How to use the RICE Prioritization model

Once you understand the factors that go into the RICE Prioritization framework, it is relatively simple to determine and plug in the numbers. However, teams must be careful to use the same metrics for each product, feature, or task at hand. This way, they can accurately compare scores and establish priority after each calculation. 

After establishing each number, the calculation is as follows: Reach multiplied by Impact multiplied by Confidence = a specific number divided by Effort = Score. 

The team should carry out the calculation for each idea and then list them in order from high score to low score. A higher score showcases a higher priority because the result significantly outweighs the effort.

Is RICE the right framework for us?

Since numerous prioritization frameworks are available, you should figure out which will work best for you and your team. RICE, in particular, offers many benefits for modern-day teams, namely:

  • Data-Backed: RICE takes real numbers into account. Likewise, it allows room for error in these numbers by including a confidence level. Since this is the case, management and teams can assure themselves they are making the best decisions. 
  • User-Focused: Product design and development should center around the user, to ensure they promote customer satisfaction. RICE’s Reach and Impact examines how it will affect the users or target audience. 
  • Scalability: RICE is an excellent initiative for small and large projects alike. It can work for three decisions just as well as it can work for fifty decisions because it looks at each individually and then pits the scores against each other.
  • Perfect for Stakeholders: RICE provides a comprehensive picture of all the critical factors in a project. Furthermore, it quantifies and qualifies each of these factors. This is especially useful for management, investors, and other key stakeholders.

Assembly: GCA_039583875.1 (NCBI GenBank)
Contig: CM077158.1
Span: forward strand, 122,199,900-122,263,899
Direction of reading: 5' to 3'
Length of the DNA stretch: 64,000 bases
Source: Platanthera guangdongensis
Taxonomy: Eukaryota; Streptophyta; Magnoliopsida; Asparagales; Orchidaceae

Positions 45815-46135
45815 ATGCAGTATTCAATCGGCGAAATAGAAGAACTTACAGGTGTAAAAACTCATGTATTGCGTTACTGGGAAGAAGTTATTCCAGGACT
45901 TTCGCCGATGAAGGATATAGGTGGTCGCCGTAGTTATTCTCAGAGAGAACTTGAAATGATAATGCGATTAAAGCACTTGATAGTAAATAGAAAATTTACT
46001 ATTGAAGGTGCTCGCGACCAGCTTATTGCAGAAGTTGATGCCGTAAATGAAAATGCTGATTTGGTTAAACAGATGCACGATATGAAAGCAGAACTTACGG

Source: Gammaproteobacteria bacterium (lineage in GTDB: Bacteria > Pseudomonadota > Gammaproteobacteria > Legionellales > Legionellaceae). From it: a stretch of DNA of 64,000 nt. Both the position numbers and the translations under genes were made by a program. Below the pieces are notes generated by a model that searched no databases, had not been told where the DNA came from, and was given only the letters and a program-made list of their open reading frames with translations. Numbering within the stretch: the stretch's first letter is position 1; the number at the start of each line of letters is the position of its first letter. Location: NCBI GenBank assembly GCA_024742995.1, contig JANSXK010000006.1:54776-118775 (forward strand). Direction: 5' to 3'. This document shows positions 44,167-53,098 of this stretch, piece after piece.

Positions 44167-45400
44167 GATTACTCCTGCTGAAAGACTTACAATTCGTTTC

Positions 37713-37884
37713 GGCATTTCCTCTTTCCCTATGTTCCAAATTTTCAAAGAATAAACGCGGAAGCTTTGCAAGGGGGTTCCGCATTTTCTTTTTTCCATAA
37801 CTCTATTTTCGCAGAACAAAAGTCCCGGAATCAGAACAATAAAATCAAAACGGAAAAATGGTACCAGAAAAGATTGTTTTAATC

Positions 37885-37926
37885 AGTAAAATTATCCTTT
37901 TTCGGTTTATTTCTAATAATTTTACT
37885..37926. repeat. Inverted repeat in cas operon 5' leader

That said, it may not be right for every team. Consider the following disadvantages:

  • Data Availability: In many cases, the data for Reach and Impact are limited or unavailable. Teams respond by lowering their confidence scores, which severely alters the final score. As a result, many excellent ideas may have a lower priority.
  • Consistency Necessity: Teams must use the same metrics to calculate each idea, and they must plug in a number for each factor. If they fail to complete either of these steps, the final scores cannot be compared accurately. 

Still, if you find the above benefits match what you are looking for, then this framework will be perfect for you and your team. Besides, you should also read more about other frameworks, like the Value vs. Effort matrix, and see if any of them satisfy your needs.

When to use the RICE Prioritization Framework

RICE is an excellent prioritization framework for when you:

  • Wish to present your decisions to management, investors, or other key stakeholders 
  • Prefer to establish data-driven decisions
  • Want to prioritize numerous ideas
  • Need to make a well-rounded decision 
  • Have data for each factor/metric 
  • Do not want personal bias to slip into decision-making
  • Require a flexible framework that can adapt to your unique situation or circumstances
  • Want an understandable format for internal and external teams
  • Have software that can perform the RICE prioritization method (cuts down on the time-consuming tasks)